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YDSA stages sit-in protest for free laundry at BU administration’s Student Leaders Conversation Series

Boston University's Young Democratic Socialists of America
Members of Boston University’s Young Democratic Socialists of America held a sit-in protest for the Free Laundry Campaign at the Metcalf Trustee Center Wednesday. Demonstrators gathered outside a dinner for student organization leaders that was hosted by BU senior administrators. NIKOLAY KOLEV/ DAILY FREE PRESS STAFF

Boston University’s Young Democratic Socialists of America held a sit-in protest on the ninth floor of the Metcalf Trustee Center Wednesday afternoon to advocate for the ongoing Free Laundry campaign started by the organization last Fall.

The sit-in was held in the hallway outside the Kenmore Conference room where members of BU’s senior administration — including Dean of Students Kenneth Elmore, President Robert Brown and Provost Jean Morrison — hosted a dinner for student organization leaders.

The demonstration follows a protest held by the organization at Marsh Plaza last month to encourage Elmore to meet with the group’s members to discuss making laundry in on-campus residences free. The current price of each wash or dry cycle is $1.75.

BU YDSA Vice President Mikey Dedona, a junior in the College of Arts and Sciences, said the organization did not feel they were being heard after the group had several meetings with Assistant Dean of Students John Battaglino and Associate Vice President of Auxiliary Services Paul Riel.

“Every single meeting has amounted to arbitrary reasons for shutting us down,” he said. “Clearly they’re entertaining us to try to get us to give up without actually having a real conversation with us.”

Dedona said the location of the sit-in was purposefully chosen to coincide with a meeting between the administration and students.

“We’ve exhausted all opportunities for polite conversation so now we’re here, making our demands in person at a student leadership dinner,” Dedona said, “where I think it would make sense that student leaders should be able to have dialogue with their relationship with the administrator.”

A member of the administration spoke to several protestors in the hallway, but declined to comment.

BU spokesperson Colin Riley said the University has already engaged in dialogue with YDSA and he did not recognize the grounds for the sit-in.

“We’ve met with them and we’ll keep their request in mind for the future,” Riley said. “I know that these individuals have met with people so I don’t understand the purpose.”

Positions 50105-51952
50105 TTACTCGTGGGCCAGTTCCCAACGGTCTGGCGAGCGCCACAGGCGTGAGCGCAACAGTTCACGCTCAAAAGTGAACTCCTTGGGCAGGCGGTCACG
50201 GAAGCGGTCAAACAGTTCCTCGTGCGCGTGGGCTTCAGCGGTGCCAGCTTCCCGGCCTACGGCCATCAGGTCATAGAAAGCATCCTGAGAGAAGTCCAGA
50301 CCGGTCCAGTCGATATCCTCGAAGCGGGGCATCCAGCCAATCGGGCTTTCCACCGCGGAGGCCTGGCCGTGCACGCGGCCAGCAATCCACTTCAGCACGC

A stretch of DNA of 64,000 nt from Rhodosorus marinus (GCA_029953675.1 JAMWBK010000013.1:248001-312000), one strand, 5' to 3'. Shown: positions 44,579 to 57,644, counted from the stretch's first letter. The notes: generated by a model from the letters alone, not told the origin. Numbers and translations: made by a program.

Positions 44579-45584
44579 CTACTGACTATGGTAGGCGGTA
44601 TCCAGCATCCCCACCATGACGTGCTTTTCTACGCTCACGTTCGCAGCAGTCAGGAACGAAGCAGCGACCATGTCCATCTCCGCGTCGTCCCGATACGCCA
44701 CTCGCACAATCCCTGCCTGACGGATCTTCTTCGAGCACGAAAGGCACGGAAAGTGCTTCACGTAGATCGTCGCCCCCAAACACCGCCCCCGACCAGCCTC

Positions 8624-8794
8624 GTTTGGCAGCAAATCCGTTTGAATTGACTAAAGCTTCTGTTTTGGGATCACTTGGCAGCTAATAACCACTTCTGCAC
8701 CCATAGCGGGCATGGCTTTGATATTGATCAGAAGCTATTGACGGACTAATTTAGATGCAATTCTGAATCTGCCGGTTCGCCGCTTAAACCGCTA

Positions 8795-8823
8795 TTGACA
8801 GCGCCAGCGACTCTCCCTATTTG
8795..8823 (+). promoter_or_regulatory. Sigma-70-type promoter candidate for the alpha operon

BU YDSA Information Coordinator and CAS freshman Michael Walsh said, based on these discussions, the organization felt the University was not actually willing to implement YDSA’s demands.

“Eventually it became clear through the meetings,” Walsh said, “that they were not going to really be open about actually talking about free laundry or even subsidized laundry.”

He added the movement was popular with many students on campus and YDSA did not want to let them down.

“We have thousands of students who have signed up and expressed the desire for this campaign to succeed,” Walsh said, “and we don’t want to fail those students.”

CAS senior Marco De Laforcade said they decided to attend the event with their friends who are on the executive board of the BU YDSA.

“I was happy to support them for something like the sit-in, which personally I think is a fantastic way of getting attention,” De Laforcade said

They added they believed protesting in the form of a sit-in would be much more effective than other means.

“You can ask nicely to a certain extent, you can try to reach out and cooperate and try to get administration on your side,” De Laforcade said, “but as the saying goes, ‘power concedes nothing without demand.’”

De Laforcade noted the cost of laundry was “just another barrier” for low-income students the University should eliminate.

“It’s less about just, ‘Oh you know, laundry, it’s not a big deal,” they said. “Well it is a big deal for certain people and in your activism, you have to make sure you’re being inclusive.”

Riley wrote in an email that students experiencing financial issues should communicate with the University directly.

“Individuals with financial hardship should contact the Dean of Students or Financial Assistance office,” he wrote.

Dedona added future plans for the Free Laundry campaign include continuing discussions through official means, involving BU parents and bombarding Riel with phone calls.

“We will be [ringing] the office, making our collective power and collective voice known,” Dedona said, “and let them know that despite their polite dismissals or whatever they may call them, we’re not giving up until we achieve our goal.”

Alexia Nizhny, the layout and graphics editor of The Daily Free Press, is the treasurer of BU’s YDSA. She was not involved in the editing of this article.

Vanessa Bartlett, the campus associate editor of The Daily Free Press, is the outreach coordinator of BU’s YDSA. She was not involved in the editing of this article.


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One Comment

  1. Oh boy, you know they will just raise other fees right? So instead of my son doing laundry every 2-3 weeks and me paying for that, BU is going to raise fees or housing by 500$

    Did you call your parents first? Did you socially distance during the protest? Too bored because they shut down the Glenville party house?

    If they can nix laundry fees and NOT RAISE ANY OTHER FEE then get it in writing. Otherwise study for finals and go the Hell home.